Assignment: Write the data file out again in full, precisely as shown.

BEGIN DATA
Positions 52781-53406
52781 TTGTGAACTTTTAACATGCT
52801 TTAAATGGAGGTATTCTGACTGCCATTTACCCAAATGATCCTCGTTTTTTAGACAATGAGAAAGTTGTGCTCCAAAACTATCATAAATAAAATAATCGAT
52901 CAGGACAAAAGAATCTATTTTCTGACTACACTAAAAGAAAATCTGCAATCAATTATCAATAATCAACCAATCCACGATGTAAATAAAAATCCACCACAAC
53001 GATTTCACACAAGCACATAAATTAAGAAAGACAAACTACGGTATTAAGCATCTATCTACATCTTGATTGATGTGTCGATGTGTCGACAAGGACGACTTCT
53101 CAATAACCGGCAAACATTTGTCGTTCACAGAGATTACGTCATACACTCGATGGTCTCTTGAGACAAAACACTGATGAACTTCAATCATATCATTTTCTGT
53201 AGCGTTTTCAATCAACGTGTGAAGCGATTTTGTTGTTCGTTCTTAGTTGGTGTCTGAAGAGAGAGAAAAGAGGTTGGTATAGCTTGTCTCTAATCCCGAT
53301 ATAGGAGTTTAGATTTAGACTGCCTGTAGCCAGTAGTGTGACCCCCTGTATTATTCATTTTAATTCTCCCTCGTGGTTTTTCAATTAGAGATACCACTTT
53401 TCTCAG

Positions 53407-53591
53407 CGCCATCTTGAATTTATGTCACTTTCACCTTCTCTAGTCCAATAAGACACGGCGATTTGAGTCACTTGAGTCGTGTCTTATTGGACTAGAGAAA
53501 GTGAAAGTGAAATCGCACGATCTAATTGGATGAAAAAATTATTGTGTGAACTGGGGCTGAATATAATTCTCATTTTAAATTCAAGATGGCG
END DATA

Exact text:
Positions 52781-53406
52781 TTGTGAACTTTTAACATGCT
52801 TTAAATGGAGGTATTCTGACTGCCATTTACCCAAATGATCCTCGTTTTTTAGACAATGAGAAAGTTGTGCTCCAAAACTATCATAAATAAAATAATCGAT
52901 CAGGACAAAAGAATCTATTTTCTGACTACACTAAAAGAAAATCTGCAATCAATTATCAATAATCAACCAATCCACGATGTAAATAAAAATCCACCACAAC
53001 GATTTCACACAAGCACATAAATTAAGAAAGACAAACTACGGTATTAAGCATCTATCTACATCTTGATTGATGTGTCGATGTGTCGACAAGGACGACTTCT
53101 CAATAACCGGCAAACATTTGTCGTTCACAGAGATTACGTCATACACTCGATGGTCTCTTGAGACAAAACACTGATGAACTTCAATCATATCATTTTCTGT
53201 AGCGTTTTCAATCAACGTGTGAAGCGATTTTGTTGTTCGTTCTTAGTTGGTGTCTGAAGAGAGAGAAAAGAGGTTGGTATAGCTTGTCTCTAATCCCGAT
53301 ATAGGAGTTTAGATTTAGACTGCCTGTAGCCAGTAGTGTGACCCCCTGTATTATTCATTTTAATTCTCCCTCGTGGTTTTTCAATTAGAGATACCACTTT
53401 TCTCAG

Positions 53407-53591
53407 CGCCATCTTGAATTTATGTCACTTTCACCTTCTCTAGTCCAATAAGACACGGCGATTTGAGTCACTTGAGTCGTGTCTTATTGGACTAGAGAAA
53501 GTGAAAGTGAAATCGCACGATCTAATTGGATGAAAAAATTATTGTGTGAACTGGGGCTGAATATAATTCTCATTTTAAATTCAAGATGGCG